Richard Fernandez notes:
Harvard Political Science Professor Robert Putnam has an interesting study on the effects of ethnic diversity on trust, according an article at the Financial Times. In short, multiethnicity undermines trust within communities.
…But if Putnam is correct, then one of the central tenets of multiculturalism â€” that it brings people together if they simply “respect” each others differences â€” immediately requires qualification. In fact, it becomes entirely conceivable that the multiculti program is actually the driver behind many of the tensions which are now rising in places like France, the Netherlands and the UK.
James C. Bennett has written several compelling articles and books [The Anglosphere Challenge] on the contrasts between high-trust and low-trust societies [trust me, you want to live in the former]. Bennett makes a strong case that the Anglosphere uniquely has all of the positive attributes that foster a high-trust society. From the book blurb:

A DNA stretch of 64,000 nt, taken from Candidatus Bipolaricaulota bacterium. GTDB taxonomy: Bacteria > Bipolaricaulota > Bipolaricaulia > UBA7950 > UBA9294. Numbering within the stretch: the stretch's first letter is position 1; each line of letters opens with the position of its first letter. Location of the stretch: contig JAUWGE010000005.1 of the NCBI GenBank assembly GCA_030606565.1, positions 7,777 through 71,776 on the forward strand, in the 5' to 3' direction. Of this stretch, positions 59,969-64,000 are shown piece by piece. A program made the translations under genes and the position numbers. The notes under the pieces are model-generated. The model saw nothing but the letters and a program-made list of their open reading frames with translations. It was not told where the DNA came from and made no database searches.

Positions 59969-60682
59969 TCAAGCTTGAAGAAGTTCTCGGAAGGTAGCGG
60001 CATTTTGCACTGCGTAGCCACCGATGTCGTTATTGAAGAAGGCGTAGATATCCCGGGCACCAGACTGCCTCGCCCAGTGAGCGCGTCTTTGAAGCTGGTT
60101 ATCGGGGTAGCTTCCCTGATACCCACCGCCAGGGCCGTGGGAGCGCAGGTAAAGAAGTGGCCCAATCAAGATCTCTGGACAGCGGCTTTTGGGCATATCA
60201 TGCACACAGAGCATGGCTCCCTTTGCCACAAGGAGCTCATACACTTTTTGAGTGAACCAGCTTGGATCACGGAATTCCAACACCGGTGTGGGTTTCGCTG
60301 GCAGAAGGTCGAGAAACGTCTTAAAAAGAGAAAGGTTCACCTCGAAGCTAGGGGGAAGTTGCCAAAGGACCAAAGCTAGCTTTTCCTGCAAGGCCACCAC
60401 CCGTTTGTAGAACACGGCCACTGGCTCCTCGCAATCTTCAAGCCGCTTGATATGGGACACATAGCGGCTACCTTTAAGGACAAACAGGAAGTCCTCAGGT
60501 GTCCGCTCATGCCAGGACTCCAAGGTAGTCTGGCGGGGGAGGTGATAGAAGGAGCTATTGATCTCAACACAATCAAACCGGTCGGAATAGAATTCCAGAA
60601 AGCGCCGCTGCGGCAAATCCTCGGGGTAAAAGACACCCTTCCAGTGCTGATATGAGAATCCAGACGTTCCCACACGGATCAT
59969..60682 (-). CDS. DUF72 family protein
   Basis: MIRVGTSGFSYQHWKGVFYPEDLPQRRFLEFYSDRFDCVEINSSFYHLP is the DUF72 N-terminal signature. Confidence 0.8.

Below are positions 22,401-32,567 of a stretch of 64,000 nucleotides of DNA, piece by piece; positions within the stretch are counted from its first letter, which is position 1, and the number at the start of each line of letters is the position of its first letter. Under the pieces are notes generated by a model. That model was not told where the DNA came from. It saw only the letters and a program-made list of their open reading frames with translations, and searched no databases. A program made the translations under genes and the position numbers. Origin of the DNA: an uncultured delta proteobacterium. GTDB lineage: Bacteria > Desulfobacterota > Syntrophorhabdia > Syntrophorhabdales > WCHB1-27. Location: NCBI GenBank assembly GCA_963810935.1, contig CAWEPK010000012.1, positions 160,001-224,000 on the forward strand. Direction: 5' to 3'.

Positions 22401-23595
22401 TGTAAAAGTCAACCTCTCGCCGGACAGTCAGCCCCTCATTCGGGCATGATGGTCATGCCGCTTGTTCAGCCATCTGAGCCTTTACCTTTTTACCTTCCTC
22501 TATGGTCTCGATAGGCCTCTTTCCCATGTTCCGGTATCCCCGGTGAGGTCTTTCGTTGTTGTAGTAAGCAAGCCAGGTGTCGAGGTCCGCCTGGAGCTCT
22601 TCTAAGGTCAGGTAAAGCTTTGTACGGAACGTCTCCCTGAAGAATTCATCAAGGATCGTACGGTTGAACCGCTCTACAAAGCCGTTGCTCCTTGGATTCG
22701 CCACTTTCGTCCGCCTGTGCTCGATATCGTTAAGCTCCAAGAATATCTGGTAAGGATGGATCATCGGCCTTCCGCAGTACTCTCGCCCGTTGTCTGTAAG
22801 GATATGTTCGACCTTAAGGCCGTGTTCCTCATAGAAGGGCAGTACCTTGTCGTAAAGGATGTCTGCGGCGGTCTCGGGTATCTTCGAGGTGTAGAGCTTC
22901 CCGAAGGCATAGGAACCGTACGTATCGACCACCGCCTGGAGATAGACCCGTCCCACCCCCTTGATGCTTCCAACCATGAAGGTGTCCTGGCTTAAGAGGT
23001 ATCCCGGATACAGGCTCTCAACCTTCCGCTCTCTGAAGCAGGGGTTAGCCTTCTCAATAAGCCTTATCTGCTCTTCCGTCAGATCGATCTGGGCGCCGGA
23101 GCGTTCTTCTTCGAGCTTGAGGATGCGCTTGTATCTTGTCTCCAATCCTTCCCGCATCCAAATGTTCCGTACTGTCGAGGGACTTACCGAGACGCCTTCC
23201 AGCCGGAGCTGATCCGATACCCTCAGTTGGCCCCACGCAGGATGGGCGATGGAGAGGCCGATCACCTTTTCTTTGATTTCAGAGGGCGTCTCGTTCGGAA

Despite repeated predictions of the decline of America and the other English speaking nations (the anglosphere) as the world’s pathfinding cultures, James C. Bennett believes that their collective lead will only widen in the coming decades under the impact of the next wave of technological revolution.
Coining the term network commonwealth to describe the loose political entities now emerging in the world based on a common language and heritage (of which anglosphere is the first), Bennett believes that traits common to these entities–a particularly strong and independent civil society; openness and receptivity to the world, its people, and its ideas; and a dynamic economy–have uniquely positioned them to prosper in our time of dramatic technological and scientific change, provided they remain true to the demands of these traits.
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